In an article titled ISV Programs Expand Best-of-Breed Solutions for Microsoft Dynamics and Other ERPS, we see an example of a simple consolidation solution, Multi-Entity Management (MEM), from Binary Stream that processes transactions from different corporate entities within a single company database in the ERP system. Most advanced consolidation tools use their own centralized database with a comprehensive security layer, where intercompany transactions can be automated, and master files can be shared across entities. This streamlines multi-entity transactions, immensely improves financial reporting time and quality for each facility, ensures secure information, and reduces operational costs. Third party solutions, such as Solver’s BI360, Hyperion and many more, are fully integrated to support simple as well as advanced consolidations of budgets as well as actual monthly data, depending on your company’s needs. Business professionals with a state of the art consolidation system are able to save time and streamline processes by producing automated consolidated or entity-specific financial reports at the GL- and even the Sub-ledger level. Real-time access also improves efficiency, by not waiting for the Information Technology (IT) team to update a middleware system in order for reports of analysis to begin. Third party solutions, like BI360, also take information from Dynamics, Sage, Acumatica, Intacct, SAP Business One and other ERPs into Microsoft Excel and web-based interfaces. This enables business users to produce dynamic boardroom quality budget packages, financial reports, charts and graphs in a single centralized database that stores all of the company’s data in a secure and high performance environment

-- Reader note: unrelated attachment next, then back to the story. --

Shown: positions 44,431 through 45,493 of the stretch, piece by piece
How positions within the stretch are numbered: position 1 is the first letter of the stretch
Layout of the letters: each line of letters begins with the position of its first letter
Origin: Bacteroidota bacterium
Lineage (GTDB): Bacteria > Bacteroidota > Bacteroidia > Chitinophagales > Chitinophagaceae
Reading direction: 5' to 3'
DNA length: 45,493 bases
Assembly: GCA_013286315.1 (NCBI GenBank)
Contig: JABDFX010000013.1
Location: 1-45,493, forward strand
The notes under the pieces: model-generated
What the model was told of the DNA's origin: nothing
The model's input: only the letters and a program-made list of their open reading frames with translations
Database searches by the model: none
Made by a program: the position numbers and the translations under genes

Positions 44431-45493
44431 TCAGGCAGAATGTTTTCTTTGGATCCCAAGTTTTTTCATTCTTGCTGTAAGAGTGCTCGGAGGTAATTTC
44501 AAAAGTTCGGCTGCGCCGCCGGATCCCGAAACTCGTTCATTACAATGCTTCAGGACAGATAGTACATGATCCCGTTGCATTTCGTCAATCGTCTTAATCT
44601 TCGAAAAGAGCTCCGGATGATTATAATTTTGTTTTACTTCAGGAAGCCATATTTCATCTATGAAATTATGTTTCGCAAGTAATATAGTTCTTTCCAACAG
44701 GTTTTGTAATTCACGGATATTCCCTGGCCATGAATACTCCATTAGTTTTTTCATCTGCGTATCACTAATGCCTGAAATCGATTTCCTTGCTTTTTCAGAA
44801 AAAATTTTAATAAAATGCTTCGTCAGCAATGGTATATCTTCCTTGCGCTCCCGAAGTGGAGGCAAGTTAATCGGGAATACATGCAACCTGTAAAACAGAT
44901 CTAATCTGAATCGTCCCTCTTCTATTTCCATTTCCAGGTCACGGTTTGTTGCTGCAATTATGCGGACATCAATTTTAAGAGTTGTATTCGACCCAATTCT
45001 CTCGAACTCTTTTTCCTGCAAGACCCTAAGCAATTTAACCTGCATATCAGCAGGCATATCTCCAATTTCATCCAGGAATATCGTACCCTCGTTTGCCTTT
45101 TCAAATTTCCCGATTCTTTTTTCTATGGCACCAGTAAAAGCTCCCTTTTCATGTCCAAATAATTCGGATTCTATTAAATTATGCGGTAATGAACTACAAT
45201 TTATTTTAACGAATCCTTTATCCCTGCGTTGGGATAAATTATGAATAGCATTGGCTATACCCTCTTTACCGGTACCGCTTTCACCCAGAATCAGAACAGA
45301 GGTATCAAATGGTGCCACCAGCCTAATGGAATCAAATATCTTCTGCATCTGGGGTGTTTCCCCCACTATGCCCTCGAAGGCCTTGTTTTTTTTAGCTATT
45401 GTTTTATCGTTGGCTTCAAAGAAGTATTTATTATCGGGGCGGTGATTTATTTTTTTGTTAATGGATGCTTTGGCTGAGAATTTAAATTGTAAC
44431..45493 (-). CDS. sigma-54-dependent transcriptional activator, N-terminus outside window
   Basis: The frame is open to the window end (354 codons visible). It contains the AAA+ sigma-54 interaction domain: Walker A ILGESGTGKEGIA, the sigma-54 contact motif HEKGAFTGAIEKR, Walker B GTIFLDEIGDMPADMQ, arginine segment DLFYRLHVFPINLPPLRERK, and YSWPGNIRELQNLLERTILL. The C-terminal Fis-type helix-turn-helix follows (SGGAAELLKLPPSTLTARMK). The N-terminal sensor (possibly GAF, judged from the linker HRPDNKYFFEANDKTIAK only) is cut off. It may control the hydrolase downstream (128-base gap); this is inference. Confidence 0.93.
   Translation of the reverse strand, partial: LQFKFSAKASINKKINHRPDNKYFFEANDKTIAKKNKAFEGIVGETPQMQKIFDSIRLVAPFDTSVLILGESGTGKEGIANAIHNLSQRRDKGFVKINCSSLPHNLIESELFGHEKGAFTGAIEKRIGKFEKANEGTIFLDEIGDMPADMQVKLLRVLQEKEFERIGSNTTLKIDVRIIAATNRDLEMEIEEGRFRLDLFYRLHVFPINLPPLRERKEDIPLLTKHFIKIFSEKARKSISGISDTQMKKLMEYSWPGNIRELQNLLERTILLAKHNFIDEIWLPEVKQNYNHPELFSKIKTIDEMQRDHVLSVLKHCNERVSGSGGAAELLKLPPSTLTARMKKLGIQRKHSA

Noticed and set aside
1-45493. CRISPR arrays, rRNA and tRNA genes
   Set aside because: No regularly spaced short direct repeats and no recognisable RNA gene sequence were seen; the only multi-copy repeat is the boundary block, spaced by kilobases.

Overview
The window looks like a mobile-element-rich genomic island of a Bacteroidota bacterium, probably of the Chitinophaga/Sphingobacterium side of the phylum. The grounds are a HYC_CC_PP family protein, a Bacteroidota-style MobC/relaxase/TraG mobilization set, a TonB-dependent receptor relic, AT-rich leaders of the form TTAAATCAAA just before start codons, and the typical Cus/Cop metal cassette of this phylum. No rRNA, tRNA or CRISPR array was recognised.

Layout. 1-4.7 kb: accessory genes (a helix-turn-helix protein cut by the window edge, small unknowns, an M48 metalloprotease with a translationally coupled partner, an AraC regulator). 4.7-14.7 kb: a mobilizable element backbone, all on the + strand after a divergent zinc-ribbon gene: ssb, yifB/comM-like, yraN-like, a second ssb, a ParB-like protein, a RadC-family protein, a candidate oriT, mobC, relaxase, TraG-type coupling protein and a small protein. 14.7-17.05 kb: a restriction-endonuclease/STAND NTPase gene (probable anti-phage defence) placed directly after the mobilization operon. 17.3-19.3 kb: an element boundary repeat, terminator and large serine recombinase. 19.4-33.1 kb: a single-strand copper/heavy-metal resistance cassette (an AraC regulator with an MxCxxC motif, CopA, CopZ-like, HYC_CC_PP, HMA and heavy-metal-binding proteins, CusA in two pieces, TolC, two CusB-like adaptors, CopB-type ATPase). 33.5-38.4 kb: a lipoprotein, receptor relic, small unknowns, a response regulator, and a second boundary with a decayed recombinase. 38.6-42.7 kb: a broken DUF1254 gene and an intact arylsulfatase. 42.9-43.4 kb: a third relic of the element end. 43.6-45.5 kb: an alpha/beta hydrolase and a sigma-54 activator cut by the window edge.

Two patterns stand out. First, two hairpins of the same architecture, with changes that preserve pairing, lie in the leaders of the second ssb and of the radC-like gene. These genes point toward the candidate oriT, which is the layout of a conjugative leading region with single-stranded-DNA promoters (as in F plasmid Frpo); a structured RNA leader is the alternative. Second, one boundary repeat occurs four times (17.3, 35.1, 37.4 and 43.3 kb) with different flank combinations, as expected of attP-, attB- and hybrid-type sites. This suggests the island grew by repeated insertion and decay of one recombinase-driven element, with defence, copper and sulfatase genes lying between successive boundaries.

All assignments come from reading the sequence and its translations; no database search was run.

As you invest in a great budgeting solution for your organization, you will most likely have questions, but I am hoping this article will give you a better understanding of the tools for consolidating your company’s budgets, so you and your team can easily manage budgets for multiple entities. This will cover multiple currencies, multi-level reporting requirements, partial ownership, and entities with different charts of accounts and fiscal calendars. The next topic of the budgeting series will focus on the similarities and differences between Microsoft Excel-based tools and web-based budgeting tools.
Solver enables world-class decisions with BI360, a leading web-based CPM suite made up of budgeting, reporting, dashboards, and data warehousing, delivered through a web portal. Solver is reinventing CPM with its next generation solution. BI360 empowers business users with modern features including innovative use of Excel in the model design process. If you’re interested in learning more, our team is excited to hear about your organizational needs and goals.